There are a number of articles on the efficacy of peer health educators here, here, and here. The UN has used peer networks to reduce drug use effectively, as outlined here. In addition to these papers and tools, support for peer to peer positive health outcomes are being studied around the world for a variety of health issues from drug use to diabetes; information from many of these studies can be found in the incredible treasure trove at the University of North Carolina’s School of Public Health Peers for Progress project who have published a number of important studies and toolkits.
In addition, the Open Society Foundation has published Harm Reduction at Work which tackles many of the issues involved in hiring people who use drugs. The National Harm Reduction Coalition has a toolkit for Peer Delivered SSP and SAMHSA, in addition to many other useful free publications, has a guide for peers in recovery.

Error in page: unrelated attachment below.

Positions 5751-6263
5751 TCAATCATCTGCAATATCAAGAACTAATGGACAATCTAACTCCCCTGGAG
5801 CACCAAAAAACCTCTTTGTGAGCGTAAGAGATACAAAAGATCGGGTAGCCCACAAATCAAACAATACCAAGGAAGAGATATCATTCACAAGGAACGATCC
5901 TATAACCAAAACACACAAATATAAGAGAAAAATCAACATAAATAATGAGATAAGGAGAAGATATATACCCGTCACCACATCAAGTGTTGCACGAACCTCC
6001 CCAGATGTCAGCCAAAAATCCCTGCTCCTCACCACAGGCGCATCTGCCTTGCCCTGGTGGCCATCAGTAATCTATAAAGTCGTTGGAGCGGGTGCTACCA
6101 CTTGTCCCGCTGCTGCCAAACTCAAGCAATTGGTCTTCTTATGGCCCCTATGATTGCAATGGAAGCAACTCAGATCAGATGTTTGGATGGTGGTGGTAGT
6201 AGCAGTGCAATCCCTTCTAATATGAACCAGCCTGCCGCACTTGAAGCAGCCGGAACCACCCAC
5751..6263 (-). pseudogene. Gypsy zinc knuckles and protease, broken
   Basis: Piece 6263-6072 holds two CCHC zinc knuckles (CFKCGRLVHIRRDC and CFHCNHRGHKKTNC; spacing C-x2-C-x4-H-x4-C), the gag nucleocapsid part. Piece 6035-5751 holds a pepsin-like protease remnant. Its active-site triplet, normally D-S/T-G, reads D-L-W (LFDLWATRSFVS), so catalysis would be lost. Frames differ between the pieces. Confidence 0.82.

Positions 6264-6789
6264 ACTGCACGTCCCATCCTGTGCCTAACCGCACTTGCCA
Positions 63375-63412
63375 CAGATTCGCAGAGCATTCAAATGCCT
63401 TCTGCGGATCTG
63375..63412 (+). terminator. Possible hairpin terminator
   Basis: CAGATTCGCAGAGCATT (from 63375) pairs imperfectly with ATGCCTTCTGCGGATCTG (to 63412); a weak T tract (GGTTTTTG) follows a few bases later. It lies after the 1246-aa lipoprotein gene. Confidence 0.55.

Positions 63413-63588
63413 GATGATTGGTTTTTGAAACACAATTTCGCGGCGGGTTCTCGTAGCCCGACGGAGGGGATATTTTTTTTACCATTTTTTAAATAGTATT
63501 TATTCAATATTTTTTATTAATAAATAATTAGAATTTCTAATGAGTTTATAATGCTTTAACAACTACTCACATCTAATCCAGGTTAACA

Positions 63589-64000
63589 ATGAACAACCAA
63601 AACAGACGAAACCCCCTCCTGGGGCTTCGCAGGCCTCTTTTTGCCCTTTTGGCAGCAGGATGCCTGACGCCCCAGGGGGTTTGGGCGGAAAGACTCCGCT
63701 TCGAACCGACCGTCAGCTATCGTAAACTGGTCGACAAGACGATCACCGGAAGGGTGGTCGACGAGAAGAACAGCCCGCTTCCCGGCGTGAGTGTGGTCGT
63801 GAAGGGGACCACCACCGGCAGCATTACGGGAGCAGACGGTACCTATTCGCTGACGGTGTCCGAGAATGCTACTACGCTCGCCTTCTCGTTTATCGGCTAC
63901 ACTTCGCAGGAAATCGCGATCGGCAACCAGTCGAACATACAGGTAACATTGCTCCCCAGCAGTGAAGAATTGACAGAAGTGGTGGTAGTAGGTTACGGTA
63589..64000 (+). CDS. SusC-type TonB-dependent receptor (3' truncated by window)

In addition to these resources it is important to find user/peer run organizations like the Urban Survivors Union, San Francisco Drug User’s Union, and the Sex Workers Outreach Project.
For general information on being an employer you might also check out the SBA’s website here.
If you need help with training, NHRC can help, as can NASTAD. As can a variety of harm reduction consultants like Balanced Imperfection and Partners in the Work
If you need materials for trainings the CDC has many links to accredited training centers.
We do not claim that this is an exhaustive set of strategies, shortcuts, or tips for running an SSP. What we do suggest is that Harm Reduction Hacks offers down-to-earth, practical information for being a better leader, starting and running an SSP, and providing syringe access services. We feel we can say this with confidence because the Hacks are based on interviews with, and the experiences of, literally generations of people who have been doing harm reduction work.
Please note that nothing in this guide should be construed as legal advice. Please consult an attorney local to your area to ensure your program is in compliance with all local, state and federal regulations that apply to your situation.